AS Sam’s parents were rushing to hospital for Amelia to give him birth, there was a car accident. Sam, aged about eight, misses the dad he never knew. Amelia has a battery-powered solution to her grown-up problems. She does her best to raise Sam as a normal kid, but something is wrong.
“The Babadook” is a ghoulies-and-ghosties-and-long-legged-beasties-and- things-that-go-bump-in-the-night film. He’s the anti-hero of a book of which Sam is uncomfortably fond. It scares him, but he depends on it. Sam’s behaviour alienates him from classmates. He may have an autism spectrum disorder. Or is it simply an over-active imagination ?
As Amelia, Essie Davis makes a firm statement of her acting chops. The film lets her make amends for Phryne Fisher (where she had to overcome unconvincing adaptations for TV of Kerry Greenwood’s entertaining crime novels). Her co-star as Sam is Noah Wiseman, great in a role demanding difficult emotional and physical responses.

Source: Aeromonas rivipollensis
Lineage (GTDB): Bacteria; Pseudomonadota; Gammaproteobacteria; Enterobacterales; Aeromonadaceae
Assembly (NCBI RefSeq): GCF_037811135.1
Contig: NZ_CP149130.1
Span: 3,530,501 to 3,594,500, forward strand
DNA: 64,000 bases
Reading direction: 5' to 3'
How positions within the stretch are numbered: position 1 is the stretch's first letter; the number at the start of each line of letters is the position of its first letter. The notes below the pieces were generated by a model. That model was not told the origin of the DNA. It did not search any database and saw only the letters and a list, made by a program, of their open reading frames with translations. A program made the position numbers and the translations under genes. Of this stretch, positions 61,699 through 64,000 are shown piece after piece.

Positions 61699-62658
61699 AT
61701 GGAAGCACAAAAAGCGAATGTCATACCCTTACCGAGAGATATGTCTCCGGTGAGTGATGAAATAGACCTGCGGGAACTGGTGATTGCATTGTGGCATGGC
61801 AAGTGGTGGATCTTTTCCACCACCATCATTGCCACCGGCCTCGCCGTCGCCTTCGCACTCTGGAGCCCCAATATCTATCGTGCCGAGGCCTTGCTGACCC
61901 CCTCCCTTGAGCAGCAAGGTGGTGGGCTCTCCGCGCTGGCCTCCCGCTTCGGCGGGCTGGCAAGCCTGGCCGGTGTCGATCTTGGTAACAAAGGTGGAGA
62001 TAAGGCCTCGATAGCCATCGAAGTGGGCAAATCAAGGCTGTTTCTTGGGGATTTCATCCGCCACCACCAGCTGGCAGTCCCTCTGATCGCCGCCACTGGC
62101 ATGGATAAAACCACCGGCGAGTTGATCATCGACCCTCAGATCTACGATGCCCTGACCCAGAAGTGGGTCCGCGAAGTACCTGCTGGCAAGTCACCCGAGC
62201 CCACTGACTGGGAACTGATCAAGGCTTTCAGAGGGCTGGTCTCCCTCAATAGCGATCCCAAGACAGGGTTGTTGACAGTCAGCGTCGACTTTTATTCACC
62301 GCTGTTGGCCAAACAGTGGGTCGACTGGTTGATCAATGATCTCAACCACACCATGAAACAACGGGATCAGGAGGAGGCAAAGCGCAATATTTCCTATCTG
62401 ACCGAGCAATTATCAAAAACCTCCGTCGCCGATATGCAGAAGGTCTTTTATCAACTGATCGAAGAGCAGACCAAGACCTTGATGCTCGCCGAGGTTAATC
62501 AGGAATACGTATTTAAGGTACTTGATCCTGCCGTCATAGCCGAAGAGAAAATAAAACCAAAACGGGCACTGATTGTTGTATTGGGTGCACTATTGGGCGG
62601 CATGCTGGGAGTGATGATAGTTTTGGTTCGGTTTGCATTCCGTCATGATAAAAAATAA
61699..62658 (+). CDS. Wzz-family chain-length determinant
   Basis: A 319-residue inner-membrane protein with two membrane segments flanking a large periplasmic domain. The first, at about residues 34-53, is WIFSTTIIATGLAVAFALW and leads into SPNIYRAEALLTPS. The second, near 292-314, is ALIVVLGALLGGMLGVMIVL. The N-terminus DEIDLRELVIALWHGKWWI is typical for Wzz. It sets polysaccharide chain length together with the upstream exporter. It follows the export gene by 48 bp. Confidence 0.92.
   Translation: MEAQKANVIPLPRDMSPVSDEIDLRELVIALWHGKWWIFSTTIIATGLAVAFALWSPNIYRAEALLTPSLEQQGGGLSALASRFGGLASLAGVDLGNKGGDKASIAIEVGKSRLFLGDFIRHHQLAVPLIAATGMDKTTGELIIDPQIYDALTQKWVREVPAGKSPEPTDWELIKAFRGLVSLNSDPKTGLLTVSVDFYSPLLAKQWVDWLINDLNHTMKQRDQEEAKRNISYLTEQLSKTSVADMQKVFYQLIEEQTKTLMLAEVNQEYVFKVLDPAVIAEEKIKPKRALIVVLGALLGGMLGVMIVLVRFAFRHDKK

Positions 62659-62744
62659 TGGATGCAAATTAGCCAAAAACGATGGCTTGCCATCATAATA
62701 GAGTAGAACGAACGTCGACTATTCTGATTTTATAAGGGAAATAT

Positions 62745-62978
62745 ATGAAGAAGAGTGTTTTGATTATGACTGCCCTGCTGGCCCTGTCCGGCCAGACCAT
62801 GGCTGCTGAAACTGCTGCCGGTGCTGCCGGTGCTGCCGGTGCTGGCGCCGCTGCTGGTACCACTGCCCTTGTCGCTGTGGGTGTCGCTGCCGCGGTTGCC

“The Babadook” is a commendable example of workmanlike, low-budget filmmaking. While the peripheral characters in this little Australian-made gothic number may advance the story, they don’t clutter it.
There is obviously a reason why the horror genre has such a long history on stage, screen and the printed page. It’s not one I relish, but I do acknowledge quality such as writer/director Jennifer Kent delivers here.
At Palace Electric and Limelight